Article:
Gallerist Amy Adams’s office stands boldly apart from the Pearl District art establishment: across the Willamette on the east side, up the stairs of the creative-retail hub at 811 E Burnside St, and at the back of her small, quiet exhibition space. The distance seems the perfect metaphor for the East Coast transplant. Since opening her space last spring, Adams has earned a reputation as an upstart whose distinctive vision knows few bounds.
On an afternoon in early summer, Adams reverently unwraps a painted, surprisingly vivid pre-Columbian ceramic piece for her July/August exhibition, a pastiche of past (centuries-old pottery) and present (new abstract sculptures from San Francisco artist Brion Nuda Rosch). Such juxtapositions of old and new are characteristic of her gallery, Adams and Ollman. “Connections appear—or you make them—when you put disparate works together,” observes the 41-year-old with a clipped East Coast cadence, her fair skin set off by a shock of dark, curly hair.
Adams’s greatest preoccupation, though, is with self-taught artists.
“There’s something very earnest about a lot of gestures you see in self-taught material,” she explains. “I think a lot of artists look to it to figure out, ‘How can I make something that’s authentic, and personal, and relevant to my life, and my culture, and my community?’”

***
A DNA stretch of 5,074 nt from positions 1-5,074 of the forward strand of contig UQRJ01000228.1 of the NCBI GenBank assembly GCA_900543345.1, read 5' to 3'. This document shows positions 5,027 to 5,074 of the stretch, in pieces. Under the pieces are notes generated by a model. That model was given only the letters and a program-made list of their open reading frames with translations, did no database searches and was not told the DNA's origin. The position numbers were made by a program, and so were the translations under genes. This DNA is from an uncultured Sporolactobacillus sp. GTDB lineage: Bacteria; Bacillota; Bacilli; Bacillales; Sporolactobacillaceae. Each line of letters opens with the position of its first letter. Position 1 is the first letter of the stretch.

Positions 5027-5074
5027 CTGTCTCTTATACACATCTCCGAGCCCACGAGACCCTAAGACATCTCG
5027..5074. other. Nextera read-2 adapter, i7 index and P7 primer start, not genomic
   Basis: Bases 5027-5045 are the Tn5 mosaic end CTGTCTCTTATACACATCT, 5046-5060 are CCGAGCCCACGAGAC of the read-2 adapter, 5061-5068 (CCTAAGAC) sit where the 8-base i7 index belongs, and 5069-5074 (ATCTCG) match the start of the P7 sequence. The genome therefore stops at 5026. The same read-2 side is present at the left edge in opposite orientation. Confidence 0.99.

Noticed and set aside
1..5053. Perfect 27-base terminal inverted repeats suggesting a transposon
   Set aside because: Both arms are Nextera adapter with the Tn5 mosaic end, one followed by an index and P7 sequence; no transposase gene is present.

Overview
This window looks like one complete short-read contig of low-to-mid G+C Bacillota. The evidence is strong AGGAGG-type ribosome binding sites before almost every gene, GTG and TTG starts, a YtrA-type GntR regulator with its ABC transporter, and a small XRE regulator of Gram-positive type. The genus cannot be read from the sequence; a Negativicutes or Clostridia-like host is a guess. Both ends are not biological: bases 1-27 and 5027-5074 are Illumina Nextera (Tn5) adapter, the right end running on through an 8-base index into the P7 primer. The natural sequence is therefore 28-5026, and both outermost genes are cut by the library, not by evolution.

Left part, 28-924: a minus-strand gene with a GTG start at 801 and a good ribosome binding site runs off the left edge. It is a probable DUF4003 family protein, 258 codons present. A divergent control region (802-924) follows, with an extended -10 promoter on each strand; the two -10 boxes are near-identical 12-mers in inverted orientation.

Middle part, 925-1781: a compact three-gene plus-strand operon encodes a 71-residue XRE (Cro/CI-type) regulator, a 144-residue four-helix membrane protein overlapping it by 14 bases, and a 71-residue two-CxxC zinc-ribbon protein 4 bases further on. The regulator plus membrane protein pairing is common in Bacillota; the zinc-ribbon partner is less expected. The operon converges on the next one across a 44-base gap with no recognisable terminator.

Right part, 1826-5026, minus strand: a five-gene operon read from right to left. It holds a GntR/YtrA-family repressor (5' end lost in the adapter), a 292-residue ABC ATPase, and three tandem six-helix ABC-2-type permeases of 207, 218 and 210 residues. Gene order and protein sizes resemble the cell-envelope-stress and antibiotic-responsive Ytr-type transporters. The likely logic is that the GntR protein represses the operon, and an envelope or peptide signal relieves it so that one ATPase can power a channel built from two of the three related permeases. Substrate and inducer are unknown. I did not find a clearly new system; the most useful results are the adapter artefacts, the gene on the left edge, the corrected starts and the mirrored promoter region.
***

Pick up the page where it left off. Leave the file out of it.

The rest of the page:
Adams has had to address those questions herself: the fourth-generation Philadelphian was the director of that city’s folk art–focused Fleisher/Ollman gallery before her husband, a designer, got a Nike job in 2012, bringing the couple and their son west. (Fleisher/Ollman owner John Ollman lends his name to Adams and Ollman, though he doesn’t have a financial stake.)
Kristan Kennedy, the visual-art curator at the Portland Institute for Contemporary Art, says Adams brought with her not only “a sort of East Coast intensity” but also an outsider’s transregional perspective. “Amy’s gallery is connected to a broader network of spaces located in interesting pockets across the city—like Fourteen30 Contemporary in Goose Hollow and the Portland Museum of Modern Art on Albina—which have become consistent destinations to connect national and international artists’ work with emerging trends in the region.”
Adams is gradually deepening those connections. In its first year, her gallery exhibited few local artists, instead showing the likes of Milwaukee’s self-taught Eugene von Bruenchenhein and Los Angeles queer icon Vaginal Davis. So far this year, it’s shown three (although this month she showcases New York painter Katherine Bradford and Philadelphia painter Sarah Gamble). Ultimately, Adams works in a place beyond the local—neither Portland nor Philly, east side nor west.
“In some ways,” she says, “I’m just my own little microcosm.”